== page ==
For my second post, I thought I’d give you a glimpse into my TBR stack. It’s a pile that grows ever bigger with each passing day, for a variety of reasons. Working in a bookshop is like being a child in a sweetshop – there are always more books to read and be excited by.. and then purchase. I’m also lucky enough to get to know about books before they’re published, and occasionally, I’m sent things to review (partly why I began this blog so that I might better marshal my thoughts – I will fully admit that I am occasionally terrible at remembering to review things in detail).
I always manage to stumble across a bookshop wherever I go. I’ve travelled to Amsterdam and Brussels and somehow managed to pinpoint their branches of Waterstones without even trying! I love a secondhand bookshop too, and I always find myself drawn to them, lured by that gorgeous smell of old pages. The best sorts of days out will often consist of more than one bookshop, even if it is just to browse. London is one of my most beloved cities, not least for its plethora of places where one can immerse oneself in a book – from Foyles at Charing Cross, to Persephone Books and the London Review, there’s always somewhere new and delightful waiting to be discovered.
My most recent acquisitions are two novels from Colin Dexter’s Morse series, bought from a wonderful shop in Scarborough for a paltry £2.50 each – a total steal. Now, I didn’t come to Morse as many did with John Thaw, but instead with Shaun Evans as Endeavour. I absolutely loved his portrayal of the character and simply had to know more about him. After the mild disappointment in realising that there were no tie in novels for the series that I had watched, I was lifted once more by the knowledge that there were many instead which focused on Morse as an older, more grizzled detective. The two I bought this past weekend are the smaller, older editions with black covers and I find that I prefer them to the glitzy golden spines of the newer editions (of which I have one, where the gold is already beginning to peel off..). I’m very much excited to read more of Endeavour’s adventures.
Also lurking near the top of my list is Where the Crawdads Sing, a book very kindly sent to me by the publishers. My colleague Louisa read this one and absolutely raved about it, so its pretty high up on my list. I received this one at the same time as two others that I’d been hoping for, Lanny by Max Porter and The Road to Grantchester by James Runcie. I’ve read Lanny and absolutely loved it – it’s a gorgeous book, about nature and change, and what it is to be different. Much like my beloved Secret Garden, nature takes the fore in Porter’s second novel, but he retains that same sense of wonder and mystery that so imbibed his first book. The Grantchester novels too, are ones that I like to dip into every now and again. They fulfil my need for crime fiction whilst simultaneously being rather cosy – but not too cosy!
I’ve also got a couple of other books waiting patiently on my bedside table; V.E. Schwab’s The Near Witch and Bridgid Kemmerer’s A Curse So Dark and Lonely have happily filled the SF/YA fantasy hole in my bookshelf, along with Robin Hobb’s Assassin’s Apprentice. Now, this last I tried reading a few weeks ago, just before bed and I think it wasn’t quite the right time for me to begin it because it did not grip me at all. I’m not sure if my expectations are entirely too high for this one, I’ve heard so many good things about it and I was expecting to adore it from the very first chapter. I didn’t connect with it immediately so I might leave this one for a while before I try again.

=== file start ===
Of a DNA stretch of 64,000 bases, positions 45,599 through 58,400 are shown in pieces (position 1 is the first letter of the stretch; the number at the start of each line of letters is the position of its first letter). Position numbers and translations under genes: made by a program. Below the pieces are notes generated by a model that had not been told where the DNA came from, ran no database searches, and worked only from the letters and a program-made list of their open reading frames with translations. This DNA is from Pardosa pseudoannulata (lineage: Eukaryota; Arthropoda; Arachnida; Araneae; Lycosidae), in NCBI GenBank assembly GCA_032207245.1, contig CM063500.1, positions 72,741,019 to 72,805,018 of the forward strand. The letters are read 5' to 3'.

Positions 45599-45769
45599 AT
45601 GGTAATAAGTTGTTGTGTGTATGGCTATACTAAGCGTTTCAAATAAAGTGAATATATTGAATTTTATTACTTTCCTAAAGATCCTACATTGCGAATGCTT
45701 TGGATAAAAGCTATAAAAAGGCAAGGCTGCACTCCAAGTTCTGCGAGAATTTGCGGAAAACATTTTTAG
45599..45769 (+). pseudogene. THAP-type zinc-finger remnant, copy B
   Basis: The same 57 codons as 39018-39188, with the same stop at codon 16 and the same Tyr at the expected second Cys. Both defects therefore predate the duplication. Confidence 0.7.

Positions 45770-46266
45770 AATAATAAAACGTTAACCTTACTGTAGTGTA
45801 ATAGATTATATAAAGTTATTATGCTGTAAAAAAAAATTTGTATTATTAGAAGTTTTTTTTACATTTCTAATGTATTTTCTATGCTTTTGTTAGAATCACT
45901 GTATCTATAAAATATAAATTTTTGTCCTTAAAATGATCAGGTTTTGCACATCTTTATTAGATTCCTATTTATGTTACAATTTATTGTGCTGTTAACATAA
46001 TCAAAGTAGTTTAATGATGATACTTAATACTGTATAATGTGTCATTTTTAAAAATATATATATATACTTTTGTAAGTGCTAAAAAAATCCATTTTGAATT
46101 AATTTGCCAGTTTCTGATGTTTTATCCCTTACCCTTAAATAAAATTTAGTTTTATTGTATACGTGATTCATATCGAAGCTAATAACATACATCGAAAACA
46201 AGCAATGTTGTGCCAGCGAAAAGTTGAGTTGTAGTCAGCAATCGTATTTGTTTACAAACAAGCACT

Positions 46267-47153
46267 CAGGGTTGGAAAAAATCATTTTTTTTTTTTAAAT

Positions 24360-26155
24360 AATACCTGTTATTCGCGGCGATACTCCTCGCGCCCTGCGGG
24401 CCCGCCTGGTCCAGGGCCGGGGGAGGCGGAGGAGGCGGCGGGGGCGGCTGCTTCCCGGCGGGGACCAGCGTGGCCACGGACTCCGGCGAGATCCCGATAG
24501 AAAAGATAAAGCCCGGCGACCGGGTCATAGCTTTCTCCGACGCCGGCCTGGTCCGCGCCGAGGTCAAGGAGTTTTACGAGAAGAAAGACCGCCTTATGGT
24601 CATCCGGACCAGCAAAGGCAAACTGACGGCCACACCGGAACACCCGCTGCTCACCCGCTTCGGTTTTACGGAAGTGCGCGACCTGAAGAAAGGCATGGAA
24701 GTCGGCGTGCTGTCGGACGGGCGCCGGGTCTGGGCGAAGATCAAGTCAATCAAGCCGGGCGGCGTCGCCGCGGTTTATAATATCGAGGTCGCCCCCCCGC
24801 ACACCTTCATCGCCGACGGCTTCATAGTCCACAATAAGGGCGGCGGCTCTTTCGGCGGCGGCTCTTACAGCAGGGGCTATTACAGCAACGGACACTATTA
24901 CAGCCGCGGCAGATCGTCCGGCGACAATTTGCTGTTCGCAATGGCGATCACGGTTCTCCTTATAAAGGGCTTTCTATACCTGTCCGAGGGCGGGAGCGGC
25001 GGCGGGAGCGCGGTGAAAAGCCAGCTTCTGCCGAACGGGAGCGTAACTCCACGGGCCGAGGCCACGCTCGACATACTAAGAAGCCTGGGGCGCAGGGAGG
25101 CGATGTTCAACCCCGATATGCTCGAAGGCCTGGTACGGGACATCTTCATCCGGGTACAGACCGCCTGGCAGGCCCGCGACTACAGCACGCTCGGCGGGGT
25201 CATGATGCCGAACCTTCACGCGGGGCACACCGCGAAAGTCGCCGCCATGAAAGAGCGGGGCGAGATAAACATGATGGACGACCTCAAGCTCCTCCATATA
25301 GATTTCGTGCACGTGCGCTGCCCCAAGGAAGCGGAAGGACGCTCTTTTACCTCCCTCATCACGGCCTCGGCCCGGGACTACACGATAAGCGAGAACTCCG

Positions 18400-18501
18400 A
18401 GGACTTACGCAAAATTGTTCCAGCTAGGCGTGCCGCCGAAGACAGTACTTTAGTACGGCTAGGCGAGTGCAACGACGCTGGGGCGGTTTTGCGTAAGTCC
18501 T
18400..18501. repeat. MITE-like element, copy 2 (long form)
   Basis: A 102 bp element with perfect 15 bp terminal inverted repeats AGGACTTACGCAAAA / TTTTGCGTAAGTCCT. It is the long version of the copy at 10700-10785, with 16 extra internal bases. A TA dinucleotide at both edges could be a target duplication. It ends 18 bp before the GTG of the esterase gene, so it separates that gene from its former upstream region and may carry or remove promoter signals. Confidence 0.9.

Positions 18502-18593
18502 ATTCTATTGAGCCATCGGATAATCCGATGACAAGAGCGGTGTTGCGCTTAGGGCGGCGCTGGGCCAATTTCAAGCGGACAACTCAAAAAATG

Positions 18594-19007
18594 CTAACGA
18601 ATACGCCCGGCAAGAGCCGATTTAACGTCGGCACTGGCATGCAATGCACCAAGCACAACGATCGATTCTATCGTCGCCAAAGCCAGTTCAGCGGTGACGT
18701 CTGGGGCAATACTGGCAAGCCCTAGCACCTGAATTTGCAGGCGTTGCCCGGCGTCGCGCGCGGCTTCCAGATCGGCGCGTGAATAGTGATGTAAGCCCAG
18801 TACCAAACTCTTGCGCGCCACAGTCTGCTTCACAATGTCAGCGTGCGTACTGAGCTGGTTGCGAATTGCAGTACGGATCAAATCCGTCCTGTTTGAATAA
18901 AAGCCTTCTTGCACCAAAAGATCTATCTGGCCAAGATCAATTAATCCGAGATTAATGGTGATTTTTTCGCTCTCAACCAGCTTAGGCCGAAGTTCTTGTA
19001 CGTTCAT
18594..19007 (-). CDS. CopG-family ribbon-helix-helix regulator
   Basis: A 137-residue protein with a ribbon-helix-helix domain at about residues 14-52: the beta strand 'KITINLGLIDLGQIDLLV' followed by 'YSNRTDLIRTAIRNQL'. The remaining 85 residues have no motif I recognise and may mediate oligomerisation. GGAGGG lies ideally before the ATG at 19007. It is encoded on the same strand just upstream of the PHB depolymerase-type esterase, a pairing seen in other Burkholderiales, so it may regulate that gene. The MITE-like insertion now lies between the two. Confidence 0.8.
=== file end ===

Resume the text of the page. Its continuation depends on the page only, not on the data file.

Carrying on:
Also among my TBR is Wakenhyrst, the graphic novel of The Handmaid’s Tale and a very intriguing proof called Maggsie McNaughton’s Second Chance that I picked up when I popped into work today – and was kindly sent my way by PanMac. This one is billed as perfect for fans of Eleanor Oliphant, the breakout novel of 2018, so I’m very interested in this one. I don’t tend to read a lot of ‘feel good’ fiction (not sure what that says about me..) so it should be a nice departure from crime/general fiction. There’s also a few history books that have been loitering for too long on my list, but I’m mostly excited for The Longest Day, published by Carlton Books – a vivid description of D-Day published to coincide with its 75th anniversary, this one contains many evocative photographs and images that all enhance the telling of the story of the crucial 24 hours, from both sides.
If I listed everything on my TBR, I’d be here until next year (!) but there’s a quick list here below to give you a glimpse of how varied, or alternately how out of control my collection is!
- The Priory of the Orange Tree – Samantha Shannon
- Unnatural Causes – Richard Shepherd
- The Heart’s Invisible Furies – John Boyne
- American Gods – Neil Gaiman
- Blood and Sugar – Laura Shepherd-Robinson
- Walt Disney: The Biography – Neal Gabler
- Monty Python at Work – Michael Palin
- Rival Queens – Kate Williams
- The Rise and Fall of the Dinosaurs – Steve Brusatte
Of course, my list of things I’d like to read and don’t yet actually own is a whole different kettle of fish, and perhaps something I’ll look at in a future post.